The FCA indicated that it is pleased with the outcomes of the above programmes so far. Another positive point identified by the FCA was that major banks have started to recognise that AML is an issue that requires the attention of senior management. However, the FCA did indicate that weaknesses have been found in the AML controls of major banks. It indicated that some banks were devoting insufficient resources to AML systems and controls, which resulted in staff often lacking the relevant knowledge of AML processes. The FCA indicated that it might refuse an application for a Variation of Permission if inspections found that there were major AML weaknesses within the applicant firm. The FCA said that it needed to intervene in the AML procedures of 12 firms between 2012-2014 due to their weaknesses, and indicated that it has intervened on two further occasions during 2015-16. The FCA stated that it has the ability to commission reports under section 166 of the Financial Services and Markets Act 2000 (FSMA) (skilled persons reports) in order to obtain an independent view of the systems and controls implemented by firms to combat finance crime.
The FCA also described the policy developments of the previous year; focusing, in particular, on de-risking. Referring to a report it produced in July 2015,
it identified that, in many cases, banks were carrying out a cost-benefit analysis with regard to whether to maintain certain client accounts that were not always related to financial crime risks. The FCA also outlined that it wants to foster innovation and reduce the cost of AML compliance by ensuring that the Fourth EU AML Directive is implemented so as to allow the use of digital identification. It also explained that it is working with the Financial Action Task Force (FATF) and the Financial Stability Board to ensure that AML standards are consistent on a global scale. The FCA highlighted that part of its role is to protect the integrity of the financial services sector and, accordingly, it indicated that it intends to encourage banks to communicate better with clients.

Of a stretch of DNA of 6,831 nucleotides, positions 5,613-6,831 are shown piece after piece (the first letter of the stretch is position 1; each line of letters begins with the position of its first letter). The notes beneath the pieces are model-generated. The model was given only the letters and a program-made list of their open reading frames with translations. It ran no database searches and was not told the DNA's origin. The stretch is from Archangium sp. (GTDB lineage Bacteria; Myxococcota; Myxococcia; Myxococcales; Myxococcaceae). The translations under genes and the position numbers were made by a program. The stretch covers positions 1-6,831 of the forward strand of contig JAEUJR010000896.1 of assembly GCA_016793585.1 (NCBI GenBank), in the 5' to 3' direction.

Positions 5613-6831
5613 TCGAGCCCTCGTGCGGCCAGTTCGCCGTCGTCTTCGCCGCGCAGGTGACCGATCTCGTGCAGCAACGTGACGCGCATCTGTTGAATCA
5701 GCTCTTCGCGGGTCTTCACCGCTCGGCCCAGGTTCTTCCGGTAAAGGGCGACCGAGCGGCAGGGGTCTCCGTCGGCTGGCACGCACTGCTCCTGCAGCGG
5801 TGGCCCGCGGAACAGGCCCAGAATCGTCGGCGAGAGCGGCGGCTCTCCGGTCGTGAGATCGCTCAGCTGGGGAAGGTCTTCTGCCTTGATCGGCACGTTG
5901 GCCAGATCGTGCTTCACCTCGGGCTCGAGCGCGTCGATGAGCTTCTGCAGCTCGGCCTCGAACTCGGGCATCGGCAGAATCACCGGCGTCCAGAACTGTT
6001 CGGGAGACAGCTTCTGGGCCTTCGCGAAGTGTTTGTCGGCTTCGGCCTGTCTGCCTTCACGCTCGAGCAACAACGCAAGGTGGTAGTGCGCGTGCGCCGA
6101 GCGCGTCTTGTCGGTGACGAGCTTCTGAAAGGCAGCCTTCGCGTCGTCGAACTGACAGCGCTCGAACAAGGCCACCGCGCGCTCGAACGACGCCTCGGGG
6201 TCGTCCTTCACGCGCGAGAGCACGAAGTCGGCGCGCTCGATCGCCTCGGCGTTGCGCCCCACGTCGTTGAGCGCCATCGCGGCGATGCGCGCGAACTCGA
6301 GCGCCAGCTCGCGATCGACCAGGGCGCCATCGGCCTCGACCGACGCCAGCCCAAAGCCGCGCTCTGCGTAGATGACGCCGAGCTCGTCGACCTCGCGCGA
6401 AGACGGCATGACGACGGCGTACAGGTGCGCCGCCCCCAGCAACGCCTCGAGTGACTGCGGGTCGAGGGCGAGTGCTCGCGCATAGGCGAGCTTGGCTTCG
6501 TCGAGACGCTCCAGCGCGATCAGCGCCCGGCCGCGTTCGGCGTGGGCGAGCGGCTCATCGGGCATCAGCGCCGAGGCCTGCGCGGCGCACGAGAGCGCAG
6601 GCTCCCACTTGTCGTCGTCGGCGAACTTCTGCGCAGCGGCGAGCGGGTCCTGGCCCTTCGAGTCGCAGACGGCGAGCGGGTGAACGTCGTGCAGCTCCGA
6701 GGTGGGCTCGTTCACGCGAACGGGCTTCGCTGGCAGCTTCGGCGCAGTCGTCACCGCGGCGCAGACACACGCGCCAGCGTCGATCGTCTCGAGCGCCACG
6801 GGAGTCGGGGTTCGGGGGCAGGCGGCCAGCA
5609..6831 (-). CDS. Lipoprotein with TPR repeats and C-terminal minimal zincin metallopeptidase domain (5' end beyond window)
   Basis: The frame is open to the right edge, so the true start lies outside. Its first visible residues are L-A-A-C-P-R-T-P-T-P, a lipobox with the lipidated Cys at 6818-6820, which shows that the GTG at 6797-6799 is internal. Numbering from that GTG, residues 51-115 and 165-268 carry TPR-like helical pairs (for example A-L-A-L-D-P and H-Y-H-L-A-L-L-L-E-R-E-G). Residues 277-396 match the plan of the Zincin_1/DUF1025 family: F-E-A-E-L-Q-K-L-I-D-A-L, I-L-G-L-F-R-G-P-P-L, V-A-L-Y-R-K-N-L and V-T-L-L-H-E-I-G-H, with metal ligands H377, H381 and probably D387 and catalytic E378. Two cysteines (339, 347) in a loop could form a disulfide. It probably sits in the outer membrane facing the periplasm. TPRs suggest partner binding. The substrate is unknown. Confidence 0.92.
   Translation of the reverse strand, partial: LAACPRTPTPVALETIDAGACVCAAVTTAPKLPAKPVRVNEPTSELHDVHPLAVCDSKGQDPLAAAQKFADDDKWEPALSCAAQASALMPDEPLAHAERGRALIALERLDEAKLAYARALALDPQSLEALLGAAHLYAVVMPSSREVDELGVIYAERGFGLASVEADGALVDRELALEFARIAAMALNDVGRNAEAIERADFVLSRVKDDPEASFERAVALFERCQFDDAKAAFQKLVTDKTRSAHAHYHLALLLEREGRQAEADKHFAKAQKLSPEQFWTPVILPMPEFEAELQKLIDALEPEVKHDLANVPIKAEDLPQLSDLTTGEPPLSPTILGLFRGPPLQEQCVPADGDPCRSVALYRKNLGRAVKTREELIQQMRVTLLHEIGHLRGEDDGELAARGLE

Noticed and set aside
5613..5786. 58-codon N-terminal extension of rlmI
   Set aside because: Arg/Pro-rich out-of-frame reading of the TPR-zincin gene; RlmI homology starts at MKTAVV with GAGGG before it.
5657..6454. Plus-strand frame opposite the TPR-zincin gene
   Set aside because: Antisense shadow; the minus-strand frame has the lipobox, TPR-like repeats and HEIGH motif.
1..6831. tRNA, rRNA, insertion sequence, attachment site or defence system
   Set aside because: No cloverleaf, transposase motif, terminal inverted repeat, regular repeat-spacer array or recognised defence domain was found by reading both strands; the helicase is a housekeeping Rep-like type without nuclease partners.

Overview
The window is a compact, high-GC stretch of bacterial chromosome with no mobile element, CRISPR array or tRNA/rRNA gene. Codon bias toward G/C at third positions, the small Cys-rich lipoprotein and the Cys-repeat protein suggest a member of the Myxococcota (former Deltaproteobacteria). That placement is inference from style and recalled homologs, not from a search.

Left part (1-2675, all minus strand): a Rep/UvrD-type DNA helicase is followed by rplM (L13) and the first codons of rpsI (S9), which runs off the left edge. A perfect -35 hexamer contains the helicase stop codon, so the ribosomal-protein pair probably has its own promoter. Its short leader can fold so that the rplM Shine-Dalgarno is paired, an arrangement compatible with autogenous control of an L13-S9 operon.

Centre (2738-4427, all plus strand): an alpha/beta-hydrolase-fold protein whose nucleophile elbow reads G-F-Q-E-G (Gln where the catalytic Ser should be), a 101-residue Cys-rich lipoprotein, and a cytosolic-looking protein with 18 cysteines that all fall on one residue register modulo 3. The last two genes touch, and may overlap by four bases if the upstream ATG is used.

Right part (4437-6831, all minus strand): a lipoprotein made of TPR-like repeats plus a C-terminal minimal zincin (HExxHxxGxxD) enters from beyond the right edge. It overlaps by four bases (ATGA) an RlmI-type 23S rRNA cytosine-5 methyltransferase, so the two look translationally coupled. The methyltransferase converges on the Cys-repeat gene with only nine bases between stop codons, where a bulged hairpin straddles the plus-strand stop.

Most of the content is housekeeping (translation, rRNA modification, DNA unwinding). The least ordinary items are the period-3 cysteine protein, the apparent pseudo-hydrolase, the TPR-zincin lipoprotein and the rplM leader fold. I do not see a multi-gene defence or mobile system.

The FCA stated that the IMF has recently reviewed its AML supervision of higher risk banks and concluded that it is adequate. However, the FCA stated that it has some concern about the supervision of other banks.
The FCA explained in the Report that it has been involved with other EU banking supervisors through the AML Committee of the joint European Supervisory Authorities (ESA). It explained that its contribution included drafting guidelines on enhanced customer due diligence, and on factors that financial and credit institutions should consider when assessing money laundering and terrorist financing risk. Following the release of the ESA's draft guidelines in October 2015 on risk factors and risk-based approach to supervision, the FCA expects that the final guidelines will be published later in 2016. Furthermore, the FCA also explained that it had established a mechanism for improved informationsharing between financial institutions and law enforcement organisations as members of the Joint Money Laundering Intelligence Taskforce.
Looking ahead to the coming year, the FCA said that it will continue with its current supervision strategy and begin to utilise the data from the new data return. It also indicated that it will continue to work with the Treasury to implement the Fourth EU Anti-Money Laundering Directive and introduce its new de-risking programme. The FCA indicated that another evaluation of AML supervision is due to take place in late 2017 and early 2018 by FATF.